My income from S-REITs in 1Q 2016 received an enormous boost from Saizen REIT's distribution which was partially a return of capital. I said I had mixed feelings about the matter and, actually, it has created another issue for me.
Cash as a part of my portfolio is now quite large.
Is this a problem?
Of course, keeping some excess money in savings accounts and fixed deposits is always a good idea. These are our war chests.
However, too much cash (earning too little) and we won't be able to keep up with inflation which is one reason why we invest for income. We want to beat inflation or, at least, keep up with it. We don't want to see our wealth eroding.
To be quite honest, I am in no hurry to re-invest all the distribution received from Saizen REIT in 1Q 2016.
Approximately, I received 8 years worth of "dividends" (in the guise of capital gain) at one go. So, I have quite a bit of time to wait for good investment opportunities.
In the meantime, some of my cash is in OCBC 360 and UOB ONE, with most of my cash getting 0.8% to 1.9% in interest income from savings accounts and fixed deposits which are virtually risk free.
However, being mortal (and fallible), I couldn't help but nibble a bit at some S-REITs in 2Q 2016.
1. Cambridge Industrial Trust. I have been holding to a much reduced position in this REIT for many years and in 2Q 2016 decided to make a small addition to my position at 52.5c a unit.
To be quite honest, I feel that AIMS AMP Capital Industrial REIT is probably a more attractive investment. The two REITs have comparable yields but AIMS AMP Capital Industrial REIT has a stronger balance sheet and a business strategy that leaves less to the imagination.
However, I decided to go with Cambridge Industrial Trust this time because my investment in AIMS AMP Capital Industrial REIT is already quite big.
2. I-REIT Global. I only became an investor after some time from the IPO which I thought wasn't attractively priced enough and I added to my investment in the REIT last August at 65.5c a unit.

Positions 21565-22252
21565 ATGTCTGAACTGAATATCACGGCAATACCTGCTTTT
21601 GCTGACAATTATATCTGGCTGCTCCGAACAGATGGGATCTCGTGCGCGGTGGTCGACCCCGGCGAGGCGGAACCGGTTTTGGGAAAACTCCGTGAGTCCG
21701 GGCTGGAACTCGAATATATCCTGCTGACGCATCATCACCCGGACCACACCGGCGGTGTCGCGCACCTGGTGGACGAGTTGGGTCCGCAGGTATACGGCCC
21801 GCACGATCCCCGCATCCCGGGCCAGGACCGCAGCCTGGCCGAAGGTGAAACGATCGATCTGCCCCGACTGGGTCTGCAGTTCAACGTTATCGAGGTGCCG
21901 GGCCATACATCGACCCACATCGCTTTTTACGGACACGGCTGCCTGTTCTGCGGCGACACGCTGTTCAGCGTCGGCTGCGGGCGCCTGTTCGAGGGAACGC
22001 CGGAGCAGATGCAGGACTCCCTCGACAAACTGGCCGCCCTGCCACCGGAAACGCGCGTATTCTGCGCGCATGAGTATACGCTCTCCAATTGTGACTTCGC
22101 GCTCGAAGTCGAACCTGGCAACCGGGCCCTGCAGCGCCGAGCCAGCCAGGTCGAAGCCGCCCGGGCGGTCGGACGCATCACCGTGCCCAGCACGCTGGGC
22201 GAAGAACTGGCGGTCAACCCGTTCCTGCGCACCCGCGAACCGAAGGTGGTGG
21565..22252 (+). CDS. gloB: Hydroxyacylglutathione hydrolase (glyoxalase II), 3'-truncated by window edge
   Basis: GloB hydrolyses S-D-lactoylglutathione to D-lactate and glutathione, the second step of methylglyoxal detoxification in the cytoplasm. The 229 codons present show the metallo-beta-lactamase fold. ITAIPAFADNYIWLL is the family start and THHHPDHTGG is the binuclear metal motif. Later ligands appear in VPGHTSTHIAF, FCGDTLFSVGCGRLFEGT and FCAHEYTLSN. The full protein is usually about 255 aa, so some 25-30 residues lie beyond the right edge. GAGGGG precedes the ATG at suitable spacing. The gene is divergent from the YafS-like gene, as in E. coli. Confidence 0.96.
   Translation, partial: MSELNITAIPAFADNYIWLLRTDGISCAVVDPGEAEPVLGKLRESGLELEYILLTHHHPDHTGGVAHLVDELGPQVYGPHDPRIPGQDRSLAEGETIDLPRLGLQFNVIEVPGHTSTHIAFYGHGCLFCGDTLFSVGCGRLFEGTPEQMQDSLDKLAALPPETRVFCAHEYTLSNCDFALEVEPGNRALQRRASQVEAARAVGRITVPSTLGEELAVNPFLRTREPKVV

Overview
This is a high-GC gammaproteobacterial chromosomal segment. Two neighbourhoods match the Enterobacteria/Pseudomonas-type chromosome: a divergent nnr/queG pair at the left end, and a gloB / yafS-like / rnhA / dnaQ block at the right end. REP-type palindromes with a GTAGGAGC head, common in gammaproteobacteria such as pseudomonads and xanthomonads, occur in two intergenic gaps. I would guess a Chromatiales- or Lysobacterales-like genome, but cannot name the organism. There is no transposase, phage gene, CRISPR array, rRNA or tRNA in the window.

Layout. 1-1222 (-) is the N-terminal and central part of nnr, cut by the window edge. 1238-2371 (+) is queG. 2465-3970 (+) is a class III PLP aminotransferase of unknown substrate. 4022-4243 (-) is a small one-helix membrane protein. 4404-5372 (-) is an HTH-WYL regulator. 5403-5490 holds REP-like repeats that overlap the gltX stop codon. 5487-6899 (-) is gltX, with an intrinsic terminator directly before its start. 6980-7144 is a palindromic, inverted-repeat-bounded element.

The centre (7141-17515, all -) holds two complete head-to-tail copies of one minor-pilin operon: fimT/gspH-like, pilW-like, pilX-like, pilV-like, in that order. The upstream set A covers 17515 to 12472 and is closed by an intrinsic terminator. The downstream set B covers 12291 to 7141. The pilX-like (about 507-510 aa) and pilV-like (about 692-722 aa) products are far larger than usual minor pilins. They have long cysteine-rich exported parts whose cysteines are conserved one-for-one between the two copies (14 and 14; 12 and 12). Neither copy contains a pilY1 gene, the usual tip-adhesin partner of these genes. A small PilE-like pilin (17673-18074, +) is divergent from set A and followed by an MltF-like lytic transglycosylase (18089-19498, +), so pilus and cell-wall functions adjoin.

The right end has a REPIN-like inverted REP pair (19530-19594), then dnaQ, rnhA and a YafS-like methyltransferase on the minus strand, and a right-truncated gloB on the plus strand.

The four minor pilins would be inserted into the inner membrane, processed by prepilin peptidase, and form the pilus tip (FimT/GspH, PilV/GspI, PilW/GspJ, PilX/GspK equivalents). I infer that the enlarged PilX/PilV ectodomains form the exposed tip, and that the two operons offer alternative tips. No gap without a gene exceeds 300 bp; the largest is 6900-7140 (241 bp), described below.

I decided to nibble at 71c a unit in 2Q 2016 because even at that price, the distribution yield is still pretty attractive. I also like the REIT for its portfolio of German freehold office properties and their high quality tenants.
If BREXIT should spark a contagion, I would become a lot more cautious in adding to my investment in the REIT as its income is in Euros although having real estate in Germany, arguably Europe's strongest economy, I feel that there is some degree of stability.
3. Soilbuild REIT. I decided to add to my investment in the REIT which has seen a large decline in unit price due to issues with one of their tenants, Technics Offshore Engineering, which did not pay their rent.
The REIT has since been paid the firm's bank guarantee of $11.85 million by UOB. This is equivalent to 18 months of rental and it will give the REIT time to search for a new tenant.
In arriving at a price which I am more comfortable to buy at, I noted that the rent payable by Technics is almost $8 million a year which is about 10% of the REIT's revenue of $80 million a year.
Assuming the REIT is unable to find another tenant after 18 months, without taking into consideration other costs, DPU would decline by 10% accordingly. So, happy with the distribution yield at 73c a unit back in December 2015, with the latest development, I decided that I would only add to my investment at 66c or so a unit.
Together, these nibbles used up less than 10% of the distribution I received from Saizen REIT in 1Q 2016. I think it is important to put them in perspective. They are really only nibbles.
S-REITs are leveraged income instruments. So, it won't be wrong to say that I remain wary as to how rising interest rates in the future could impact distributable income negatively, all else remaining equal.
There isn't anything retail investors like me can do but to be more conservative when it comes to debt and investments which depend largely on debt to bring home the bacon especially if growth is not particularly promising.
However, thanks to BREXIT, interest rates are likely to remain low in the near future and the most disadvantaged in the financial world are probably still the savers. In the search for higher yields, S-REITs are natural beneficiaries.
So, how much bacon did I receive from my investments in S-REITs in 1H 2016?
S-REITs remain relevant instruments for the income investor and I will continue to keep an eye on them, buying more of the ones I like if Mr. Market should go into a depression.
1Q 2016 income from S-REITs.